This is not the first time Channel 4 has let Lange cross lines she shouldn’t cross. A few years ago it allowed her to continue news anchoring while co-hosting a short-lived, goofy daytime talk show aired by the station. But this month she’s really hurtling out of control, and Channel 4 news director Bill Lord either hasn’t the authority or the will to totally brake her.

One Channel 4 newscast this month found a beaming Lange cheerfully reporting from her own book-signing party. In another, she wore a Los Angeles Dodgers uniform for a live interview at Dodger Stadium with manager Tommy Lasorda that she capped by awarding him on-camera an autographed copy of her novel.

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Then came her appearance on Monday’s “The Tonight Show With Jay Leno,” which was plugged by her co-anchor Chuck Henry at the end of the preceding 11 p.m. newscast and, like the previous incidents, commented as much on the judgment of her employers as on the anchorwoman.

Approved by Lord, Lange’s “Tonight Show” assignment was to play herself, twice reporting live from the actual Channel 4 newsroom as part of a lame sketch starring Richard Simmons in a spoof of actor Hugh Grant’s highly publicized Arrest of the Century on a lewd conduct charge after an incident with a Hollywood prostitute.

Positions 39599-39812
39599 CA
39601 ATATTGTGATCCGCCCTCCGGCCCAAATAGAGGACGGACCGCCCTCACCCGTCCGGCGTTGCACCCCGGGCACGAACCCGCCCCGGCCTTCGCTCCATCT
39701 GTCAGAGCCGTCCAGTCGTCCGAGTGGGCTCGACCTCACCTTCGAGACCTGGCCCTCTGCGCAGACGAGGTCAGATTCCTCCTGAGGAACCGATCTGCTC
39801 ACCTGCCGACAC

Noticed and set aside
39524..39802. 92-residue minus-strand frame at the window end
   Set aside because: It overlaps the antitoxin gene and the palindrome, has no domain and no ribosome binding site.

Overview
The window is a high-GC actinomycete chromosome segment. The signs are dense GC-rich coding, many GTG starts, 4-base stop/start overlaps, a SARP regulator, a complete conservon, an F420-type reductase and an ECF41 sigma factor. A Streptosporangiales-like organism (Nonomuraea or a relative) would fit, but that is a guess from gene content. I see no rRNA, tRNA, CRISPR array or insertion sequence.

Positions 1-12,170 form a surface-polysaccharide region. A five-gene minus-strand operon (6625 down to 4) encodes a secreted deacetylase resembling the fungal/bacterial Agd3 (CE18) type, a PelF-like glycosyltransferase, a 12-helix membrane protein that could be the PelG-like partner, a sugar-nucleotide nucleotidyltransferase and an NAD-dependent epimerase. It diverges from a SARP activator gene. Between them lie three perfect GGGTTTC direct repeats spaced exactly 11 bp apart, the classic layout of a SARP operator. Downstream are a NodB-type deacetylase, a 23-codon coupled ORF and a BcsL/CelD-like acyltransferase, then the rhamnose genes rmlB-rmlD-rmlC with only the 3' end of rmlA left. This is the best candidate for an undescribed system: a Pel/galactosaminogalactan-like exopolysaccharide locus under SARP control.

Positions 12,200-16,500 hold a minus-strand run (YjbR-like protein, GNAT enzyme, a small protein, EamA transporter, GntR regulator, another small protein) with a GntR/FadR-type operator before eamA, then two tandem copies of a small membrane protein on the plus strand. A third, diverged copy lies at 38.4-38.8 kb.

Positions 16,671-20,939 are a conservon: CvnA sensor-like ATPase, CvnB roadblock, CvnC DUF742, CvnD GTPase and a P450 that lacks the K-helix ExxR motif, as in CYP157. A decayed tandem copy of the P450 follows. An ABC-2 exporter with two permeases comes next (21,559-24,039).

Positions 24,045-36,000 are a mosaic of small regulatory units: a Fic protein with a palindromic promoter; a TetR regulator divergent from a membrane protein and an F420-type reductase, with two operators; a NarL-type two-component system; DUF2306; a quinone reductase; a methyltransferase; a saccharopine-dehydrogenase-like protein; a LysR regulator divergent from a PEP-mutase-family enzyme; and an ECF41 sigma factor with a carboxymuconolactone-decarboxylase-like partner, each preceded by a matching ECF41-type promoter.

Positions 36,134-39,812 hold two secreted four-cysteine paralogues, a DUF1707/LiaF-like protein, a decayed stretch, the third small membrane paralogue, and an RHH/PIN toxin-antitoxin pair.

“There you have it, Jay,” Lange concluded in her stoniest anchor pose. “Another shocking arrest, another high-profile celebrity is taken into custody tonight. I’m Kelly Lange in the newsroom.”

The version of Lange that aired on “The Tonight Show” was bad enough, one that had her straddling news and entertainment, as if the line separating them weren’t already hazy and more straddling were necessary. But an earlier version, in which Lange had again sought to promote her book, was even worse, Channel 4 sources said.

In that earlier sequence, they said, Channel 4’s ID and Lange’s book were both visible in the newsroom sequence (with an unseen prop woman helping the anchorwoman position her book for maximum TV exposure). The sequence was re-shot after the station ID and book were ordered yanked by Lord, sources said.

Asked if he regretted approving Lange’s “Tonight Show” appearance and felt her earlier book-hyping on Channel 4 had gone too far, Lord responded Thursday: “We haven’t had a single viewer complaint regarding Kelly or ‘The Tonight Show’ or the book. As a result, I really don’t want to accept any questions about this.”

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In any case, denying her promotion time on “The Tonight Show” was a tough break for Lange and her book. What’s a news-gal to do? Well, she could recoup in the following ways that even someone as creative as Lange may not have considered.

* Continue to clue in Channel 4 news viewers by having the book’s title permanently tattooed on her forehead.

* Exploit that winning smile by using a grease pencil to print the title across her teeth.

* Advertise the title with her eyes by repeatedly blinking in Morse code.

If Lord won’t go along with any of these promotions of her book, Lange can always retaliate by withholding his own autographed copy.